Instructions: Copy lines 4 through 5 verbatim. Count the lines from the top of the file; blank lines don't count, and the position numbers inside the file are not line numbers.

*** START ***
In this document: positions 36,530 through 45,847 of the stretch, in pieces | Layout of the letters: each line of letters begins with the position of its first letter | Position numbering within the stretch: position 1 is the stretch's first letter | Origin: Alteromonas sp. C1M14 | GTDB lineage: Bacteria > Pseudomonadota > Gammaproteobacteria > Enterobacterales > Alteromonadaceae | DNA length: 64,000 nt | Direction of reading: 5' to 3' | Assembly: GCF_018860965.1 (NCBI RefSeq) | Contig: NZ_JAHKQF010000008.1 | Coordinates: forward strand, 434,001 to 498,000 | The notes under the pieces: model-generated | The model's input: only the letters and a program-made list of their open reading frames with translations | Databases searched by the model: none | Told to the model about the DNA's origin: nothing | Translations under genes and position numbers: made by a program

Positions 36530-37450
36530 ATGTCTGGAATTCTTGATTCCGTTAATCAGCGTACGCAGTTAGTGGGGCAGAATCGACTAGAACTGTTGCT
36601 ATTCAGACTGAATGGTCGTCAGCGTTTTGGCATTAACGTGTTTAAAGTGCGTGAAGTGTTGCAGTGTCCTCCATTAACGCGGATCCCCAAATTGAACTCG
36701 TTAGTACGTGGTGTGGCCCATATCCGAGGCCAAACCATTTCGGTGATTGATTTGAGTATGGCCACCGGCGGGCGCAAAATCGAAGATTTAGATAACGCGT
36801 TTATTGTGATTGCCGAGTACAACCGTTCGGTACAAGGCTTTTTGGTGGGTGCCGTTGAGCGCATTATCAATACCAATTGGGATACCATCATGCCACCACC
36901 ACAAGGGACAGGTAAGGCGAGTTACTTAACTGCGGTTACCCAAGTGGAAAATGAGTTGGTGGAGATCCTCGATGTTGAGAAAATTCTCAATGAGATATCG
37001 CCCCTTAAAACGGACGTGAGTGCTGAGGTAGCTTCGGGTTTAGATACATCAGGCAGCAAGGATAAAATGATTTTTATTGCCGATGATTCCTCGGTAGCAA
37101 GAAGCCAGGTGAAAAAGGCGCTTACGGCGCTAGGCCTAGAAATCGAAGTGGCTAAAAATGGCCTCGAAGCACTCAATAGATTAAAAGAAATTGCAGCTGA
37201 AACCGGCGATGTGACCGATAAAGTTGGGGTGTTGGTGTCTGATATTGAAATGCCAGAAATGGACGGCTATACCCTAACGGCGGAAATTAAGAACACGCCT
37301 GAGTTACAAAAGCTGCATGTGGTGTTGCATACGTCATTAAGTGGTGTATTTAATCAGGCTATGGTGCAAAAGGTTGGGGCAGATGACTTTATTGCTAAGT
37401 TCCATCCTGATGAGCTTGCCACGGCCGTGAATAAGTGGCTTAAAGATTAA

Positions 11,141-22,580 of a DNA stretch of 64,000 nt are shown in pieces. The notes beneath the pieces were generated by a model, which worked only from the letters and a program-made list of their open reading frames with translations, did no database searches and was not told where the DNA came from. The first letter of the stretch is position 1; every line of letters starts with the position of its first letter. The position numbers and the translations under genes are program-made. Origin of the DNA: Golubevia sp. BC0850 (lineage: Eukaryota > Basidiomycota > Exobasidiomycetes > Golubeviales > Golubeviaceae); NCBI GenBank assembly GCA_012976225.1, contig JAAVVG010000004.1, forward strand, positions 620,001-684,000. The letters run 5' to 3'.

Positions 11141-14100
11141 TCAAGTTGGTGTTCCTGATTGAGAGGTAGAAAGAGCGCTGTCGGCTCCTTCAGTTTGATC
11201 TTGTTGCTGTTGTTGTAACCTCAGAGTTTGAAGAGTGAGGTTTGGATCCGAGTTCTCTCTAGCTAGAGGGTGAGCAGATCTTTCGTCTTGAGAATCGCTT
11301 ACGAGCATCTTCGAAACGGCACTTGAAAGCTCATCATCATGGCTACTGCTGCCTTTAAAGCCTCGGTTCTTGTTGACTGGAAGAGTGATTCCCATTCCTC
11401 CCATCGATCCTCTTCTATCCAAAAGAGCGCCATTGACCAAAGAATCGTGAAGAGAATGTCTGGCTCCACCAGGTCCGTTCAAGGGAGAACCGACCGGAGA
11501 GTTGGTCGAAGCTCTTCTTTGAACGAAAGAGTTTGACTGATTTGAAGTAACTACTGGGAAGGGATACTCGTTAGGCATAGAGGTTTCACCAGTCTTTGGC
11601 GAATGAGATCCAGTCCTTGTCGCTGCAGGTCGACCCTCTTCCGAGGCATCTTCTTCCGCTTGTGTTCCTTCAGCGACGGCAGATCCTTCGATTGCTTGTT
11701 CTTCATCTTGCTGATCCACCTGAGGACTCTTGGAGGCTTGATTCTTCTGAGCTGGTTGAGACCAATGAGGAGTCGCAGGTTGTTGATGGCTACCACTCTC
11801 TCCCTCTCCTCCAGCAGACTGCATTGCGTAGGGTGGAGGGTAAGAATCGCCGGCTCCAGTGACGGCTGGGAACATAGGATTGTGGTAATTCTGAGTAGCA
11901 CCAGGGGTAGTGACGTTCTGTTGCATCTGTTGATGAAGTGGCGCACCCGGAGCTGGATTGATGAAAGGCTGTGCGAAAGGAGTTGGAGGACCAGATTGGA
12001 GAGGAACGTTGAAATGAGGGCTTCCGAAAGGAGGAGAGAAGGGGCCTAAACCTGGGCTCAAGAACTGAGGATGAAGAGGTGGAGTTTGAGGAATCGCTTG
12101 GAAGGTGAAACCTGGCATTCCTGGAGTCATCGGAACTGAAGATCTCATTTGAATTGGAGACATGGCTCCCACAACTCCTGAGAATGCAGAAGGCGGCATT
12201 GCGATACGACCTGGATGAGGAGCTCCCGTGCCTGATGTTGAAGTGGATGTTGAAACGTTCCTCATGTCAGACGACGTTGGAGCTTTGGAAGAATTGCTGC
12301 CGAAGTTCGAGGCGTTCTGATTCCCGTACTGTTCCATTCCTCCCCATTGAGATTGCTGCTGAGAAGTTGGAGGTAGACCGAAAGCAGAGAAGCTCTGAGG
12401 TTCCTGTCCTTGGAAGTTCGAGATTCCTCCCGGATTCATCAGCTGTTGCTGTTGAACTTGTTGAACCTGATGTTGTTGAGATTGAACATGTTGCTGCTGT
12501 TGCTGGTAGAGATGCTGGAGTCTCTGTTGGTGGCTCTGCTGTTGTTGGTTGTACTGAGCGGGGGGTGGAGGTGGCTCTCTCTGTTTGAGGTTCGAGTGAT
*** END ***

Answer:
36601 ATTCAGACTGAATGGTCGTCAGCGTTTTGGCATTAACGTGTTTAAAGTGCGTGAAGTGTTGCAGTGTCCTCCATTAACGCGGATCCCCAAATTGAACTCG
36701 TTAGTACGTGGTGTGGCCCATATCCGAGGCCAAACCATTTCGGTGATTGATTTGAGTATGGCCACCGGCGGGCGCAAAATCGAAGATTTAGATAACGCGT